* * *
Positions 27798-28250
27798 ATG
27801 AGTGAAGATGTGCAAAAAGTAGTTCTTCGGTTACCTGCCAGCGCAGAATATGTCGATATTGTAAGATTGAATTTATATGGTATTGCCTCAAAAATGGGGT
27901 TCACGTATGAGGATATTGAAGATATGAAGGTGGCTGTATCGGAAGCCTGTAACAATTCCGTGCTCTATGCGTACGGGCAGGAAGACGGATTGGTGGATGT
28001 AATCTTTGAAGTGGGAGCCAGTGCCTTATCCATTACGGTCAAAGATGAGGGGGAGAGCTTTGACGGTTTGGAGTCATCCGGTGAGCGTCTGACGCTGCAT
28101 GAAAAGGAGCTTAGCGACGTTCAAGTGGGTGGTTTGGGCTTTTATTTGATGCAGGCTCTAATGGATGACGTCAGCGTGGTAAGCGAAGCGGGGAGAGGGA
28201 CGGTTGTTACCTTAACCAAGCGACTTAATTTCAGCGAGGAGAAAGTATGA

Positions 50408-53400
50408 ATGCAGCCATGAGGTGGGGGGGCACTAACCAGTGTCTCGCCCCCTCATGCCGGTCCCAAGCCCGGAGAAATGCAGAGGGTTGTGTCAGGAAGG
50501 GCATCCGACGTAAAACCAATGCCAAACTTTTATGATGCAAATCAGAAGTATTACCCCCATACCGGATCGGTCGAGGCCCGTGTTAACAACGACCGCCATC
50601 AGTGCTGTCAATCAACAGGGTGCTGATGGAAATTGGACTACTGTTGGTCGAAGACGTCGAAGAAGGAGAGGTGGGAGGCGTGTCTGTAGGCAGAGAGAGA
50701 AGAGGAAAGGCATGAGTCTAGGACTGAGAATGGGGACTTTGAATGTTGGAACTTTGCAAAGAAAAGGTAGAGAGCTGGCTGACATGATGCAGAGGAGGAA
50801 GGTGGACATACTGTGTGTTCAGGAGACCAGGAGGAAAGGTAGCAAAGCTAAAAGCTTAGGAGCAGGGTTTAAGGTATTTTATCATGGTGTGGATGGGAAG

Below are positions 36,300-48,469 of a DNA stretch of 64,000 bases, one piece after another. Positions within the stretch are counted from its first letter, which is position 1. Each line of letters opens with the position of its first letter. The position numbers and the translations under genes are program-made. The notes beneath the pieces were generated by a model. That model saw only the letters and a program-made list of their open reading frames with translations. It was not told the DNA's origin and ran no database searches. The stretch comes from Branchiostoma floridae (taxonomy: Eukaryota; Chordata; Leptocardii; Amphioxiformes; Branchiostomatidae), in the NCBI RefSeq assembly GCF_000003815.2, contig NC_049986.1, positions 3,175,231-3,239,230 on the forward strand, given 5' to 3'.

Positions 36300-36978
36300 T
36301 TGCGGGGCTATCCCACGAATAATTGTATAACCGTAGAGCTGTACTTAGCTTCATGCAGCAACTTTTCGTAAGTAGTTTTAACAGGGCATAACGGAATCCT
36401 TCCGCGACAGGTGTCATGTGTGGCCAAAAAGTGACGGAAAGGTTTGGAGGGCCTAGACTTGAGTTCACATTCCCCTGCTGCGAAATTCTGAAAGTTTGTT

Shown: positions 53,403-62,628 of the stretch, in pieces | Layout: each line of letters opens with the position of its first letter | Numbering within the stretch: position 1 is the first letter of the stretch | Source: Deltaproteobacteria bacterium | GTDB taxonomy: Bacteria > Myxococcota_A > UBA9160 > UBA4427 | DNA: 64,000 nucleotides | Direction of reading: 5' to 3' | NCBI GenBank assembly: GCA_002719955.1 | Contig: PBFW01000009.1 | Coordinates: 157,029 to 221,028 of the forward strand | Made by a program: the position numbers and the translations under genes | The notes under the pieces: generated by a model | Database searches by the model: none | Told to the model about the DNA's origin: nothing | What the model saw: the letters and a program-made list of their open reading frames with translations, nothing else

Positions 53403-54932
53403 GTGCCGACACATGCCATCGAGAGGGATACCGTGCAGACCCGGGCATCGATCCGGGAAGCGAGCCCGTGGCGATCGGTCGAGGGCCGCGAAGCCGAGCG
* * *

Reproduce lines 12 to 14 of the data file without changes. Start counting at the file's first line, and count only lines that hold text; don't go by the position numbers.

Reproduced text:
50701 AGAGGAAAGGCATGAGTCTAGGACTGAGAATGGGGACTTTGAATGTTGGAACTTTGCAAAGAAAAGGTAGAGAGCTGGCTGACATGATGCAGAGGAGGAA
50801 GGTGGACATACTGTGTGTTCAGGAGACCAGGAGGAAAGGTAGCAAAGCTAAAAGCTTAGGAGCAGGGTTTAAGGTATTTTATCATGGTGTGGATGGGAAG

Below are positions 36,300-48,469 of a DNA stretch of 64,000 bases, one piece after another. Positions within the stretch are counted from its first letter, which is position 1. Each line of letters opens with the position of its first letter. The position numbers and the translations under genes are program-made. The notes beneath the pieces were generated by a model. That model saw only the letters and a program-made list of their open reading frames with translations. It was not told the DNA's origin and ran no database searches. The stretch comes from Branchiostoma floridae (taxonomy: Eukaryota; Chordata; Leptocardii; Amphioxiformes; Branchiostomatidae), in the NCBI RefSeq assembly GCF_000003815.2, contig NC_049986.1, positions 3,175,231-3,239,230 on the forward strand, given 5' to 3'.